To hell and back – a hero’s journey with ankylosing spondylitis


hell & back cover

When a member of Team AS got in touch to say there was a novel going around the ankylosing spondylitis community which was entirely based on the symptoms of this rare and little understood condition, I wasn’t sure I wanted to read it. Here’s my review of Unfortunately Human by Ryan Haynes.

The main player in this extraordinary little book is never named but there’s no doubting its identity. So acutely drawn is the anonymous protagonist that I hesitate to recommend Unfortunately Human by Ryan Haynes to anyone who knows someone with his condition because it will undoubtedly break your heart.

And yet, and yet…if you want to know, if you really want to know the brutal truth of it all, here’s a novel which captures what it’s like to live with ankylosing spondylitis.
Your Girl Reporter was always going to struggle to write an objective review. It’s not just because I have AS. It’s because my uncle Fred, who had it in the same severe form as Haynes, spoke of it to me just once and, apart from that one conversation, never gave any indication that he was in pain. Ever.

So my role model suffered in silence – or more accurately covered his pain with a wicked and unrelenting good humour – and that has made me feel inadequate every time I’ve been unable to do the same. As a consequence, I am hopelessly conflicted about whether it’s a good thing to shine a light in these dark places.

From the blunt opening line, “There is a lock on my neck,” the first part of Unfortunately Human had me in tears as it described, in excruciating detail, every aspect of an AS flare-up.

I don’t know who I was crying for most – for my uncle, whose neck like Haynes’ was completely fused; for the stand-up comedian of the novel, hiding his affliction in plain sight; or for myself, for knowing all too well the truth of what I was reading.

The book is written in journal form and documents the hero’s struggle with the disease which ultimately cruels his comedy career and pitches him into a battle for survival on the mean streets of Los Angeles.

It’s the small details which capture the reality of living with AS more than the big, incontrovertible one of a frozen neck – the coming and going of pain in various joints, the fog of exhaustion, the struggle to pick up a dropped notebook:

First I tried to lean over as far as I could and reach it from here, but I didn’t make it. So I had to push out the chair, then climb down onto my knees, then grab it with my right hand, then push and pull myself back up onto the chair after letting out a little scream of agony… that was quite an ordeal.

There’s just one encounter with the infamous US health system (world’s best, apparently) and it’s notable for the observation that not one of the medical team who attends to his truly terrifying urinary tract infection asks him about his neck.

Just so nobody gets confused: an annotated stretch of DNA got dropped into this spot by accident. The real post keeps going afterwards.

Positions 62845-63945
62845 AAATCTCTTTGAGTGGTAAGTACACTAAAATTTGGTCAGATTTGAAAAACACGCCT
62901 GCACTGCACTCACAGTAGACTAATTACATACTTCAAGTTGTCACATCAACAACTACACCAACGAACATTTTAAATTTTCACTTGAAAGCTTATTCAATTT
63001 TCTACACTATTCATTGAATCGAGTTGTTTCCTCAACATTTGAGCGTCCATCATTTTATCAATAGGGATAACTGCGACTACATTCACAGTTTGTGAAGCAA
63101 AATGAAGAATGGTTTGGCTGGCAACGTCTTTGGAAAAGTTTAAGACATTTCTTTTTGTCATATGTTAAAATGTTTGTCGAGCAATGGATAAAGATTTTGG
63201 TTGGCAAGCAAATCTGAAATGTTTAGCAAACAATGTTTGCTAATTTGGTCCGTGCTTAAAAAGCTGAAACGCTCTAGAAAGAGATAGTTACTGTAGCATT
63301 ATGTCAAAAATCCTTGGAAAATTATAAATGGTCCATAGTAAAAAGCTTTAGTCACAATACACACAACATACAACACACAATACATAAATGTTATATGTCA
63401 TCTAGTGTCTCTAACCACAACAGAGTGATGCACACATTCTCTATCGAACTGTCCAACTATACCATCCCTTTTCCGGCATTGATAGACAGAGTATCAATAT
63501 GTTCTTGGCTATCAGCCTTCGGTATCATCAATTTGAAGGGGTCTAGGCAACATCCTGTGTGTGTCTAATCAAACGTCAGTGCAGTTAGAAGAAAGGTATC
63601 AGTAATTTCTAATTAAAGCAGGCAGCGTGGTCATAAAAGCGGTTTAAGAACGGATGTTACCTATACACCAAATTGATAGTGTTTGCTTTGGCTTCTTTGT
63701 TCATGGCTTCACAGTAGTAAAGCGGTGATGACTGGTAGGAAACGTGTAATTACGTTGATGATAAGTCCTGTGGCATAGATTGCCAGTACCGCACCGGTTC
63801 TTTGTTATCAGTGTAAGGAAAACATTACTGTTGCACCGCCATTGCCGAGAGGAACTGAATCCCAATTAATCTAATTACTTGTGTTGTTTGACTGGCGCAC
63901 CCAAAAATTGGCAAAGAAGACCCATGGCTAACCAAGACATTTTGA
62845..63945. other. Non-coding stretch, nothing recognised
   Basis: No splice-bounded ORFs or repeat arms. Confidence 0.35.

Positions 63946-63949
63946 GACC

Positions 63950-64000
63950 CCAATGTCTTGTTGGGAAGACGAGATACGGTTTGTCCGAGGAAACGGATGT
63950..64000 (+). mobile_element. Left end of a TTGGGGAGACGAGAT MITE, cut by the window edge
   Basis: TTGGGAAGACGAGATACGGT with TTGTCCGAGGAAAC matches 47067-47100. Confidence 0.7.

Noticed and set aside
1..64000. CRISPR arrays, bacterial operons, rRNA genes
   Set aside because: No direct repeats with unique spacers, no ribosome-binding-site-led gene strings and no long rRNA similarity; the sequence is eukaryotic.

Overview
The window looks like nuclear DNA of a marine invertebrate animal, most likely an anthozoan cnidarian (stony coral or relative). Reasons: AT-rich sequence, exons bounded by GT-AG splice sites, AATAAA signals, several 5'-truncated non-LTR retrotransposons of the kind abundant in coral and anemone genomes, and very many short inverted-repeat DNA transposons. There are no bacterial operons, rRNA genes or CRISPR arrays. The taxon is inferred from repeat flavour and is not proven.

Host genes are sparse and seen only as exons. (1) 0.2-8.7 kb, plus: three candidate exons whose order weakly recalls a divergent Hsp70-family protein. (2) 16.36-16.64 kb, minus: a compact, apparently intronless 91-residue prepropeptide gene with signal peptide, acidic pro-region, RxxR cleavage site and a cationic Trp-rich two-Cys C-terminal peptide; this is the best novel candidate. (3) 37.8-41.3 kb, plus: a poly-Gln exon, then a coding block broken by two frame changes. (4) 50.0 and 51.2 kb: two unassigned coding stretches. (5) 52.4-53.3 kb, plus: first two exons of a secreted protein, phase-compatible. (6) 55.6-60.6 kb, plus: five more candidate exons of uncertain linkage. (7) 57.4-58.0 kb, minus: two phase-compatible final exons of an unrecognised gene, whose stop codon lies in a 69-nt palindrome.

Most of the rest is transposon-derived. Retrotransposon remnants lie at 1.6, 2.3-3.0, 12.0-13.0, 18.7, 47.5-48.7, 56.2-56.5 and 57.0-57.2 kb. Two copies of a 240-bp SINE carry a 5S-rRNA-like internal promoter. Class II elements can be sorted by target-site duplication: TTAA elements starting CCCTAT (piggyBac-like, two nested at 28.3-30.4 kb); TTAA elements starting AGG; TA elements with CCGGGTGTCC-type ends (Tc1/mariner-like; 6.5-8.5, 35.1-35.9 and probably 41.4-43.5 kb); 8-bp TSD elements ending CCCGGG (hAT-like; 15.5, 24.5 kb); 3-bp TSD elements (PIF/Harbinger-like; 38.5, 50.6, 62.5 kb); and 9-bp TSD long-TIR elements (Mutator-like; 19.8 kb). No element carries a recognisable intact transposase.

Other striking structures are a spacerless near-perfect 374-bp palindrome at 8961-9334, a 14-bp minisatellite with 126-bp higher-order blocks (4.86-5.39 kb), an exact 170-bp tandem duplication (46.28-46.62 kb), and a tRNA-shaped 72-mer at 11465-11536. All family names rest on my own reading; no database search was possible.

Like the condition, the character is not named but it’s clearly largely autobiographical. What’s not clear is whether he has had a diagnosis at the time the journal is written.

But in the end that’s irrelevant. This is a hero’s journey in the classical sense as we follow the author down to the depths of hell and back again. Along the way there’s much to appreciate.

Haynes has a writing talent to match the willpower that keeps him fighting when all hope seems lost. There are a few spots which could do with an editor’s hand, but not many.

It’s an honest tale well told, in a voice which is engaging and likeable. I think – and I confess I can’t be sure – but I think that you don’t need to know anything about AS to enjoy it.

There’s certainly more to this book than a depressing catalogue of symptoms. Above all, there’s an insight into the struggles of life on the margins in a society which has no mercy for the unmonied unwell.

And there’s inspiration too. Yes, it’s really hard to exercise when AS has you in its implacable squeezing grip. But if this guy can do it, anyone can. Come on, Team AS: let’s keep moving today.

Unfortunately Human by Ryan Haynes was self-published in September 2014 and is available from Amazon in paperback or e-book form.

Ryan Haynes contributed to the Faces of AS project which documents personal experiences of the condition. He was Face 1413.

© Sally Baxter 2015

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Sally Baxter
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Sally Baxter is the online persona of Brisbane-based former journalist Maria Spackman, blogging her observations from growing up in Hong Kong with her journalist parents to working on local newspapers in Britain and now learning to live in her native Australia. She also has ankylosing spondylitis. She’s learning to live with that too. One day she may even be able to spell it without checking.


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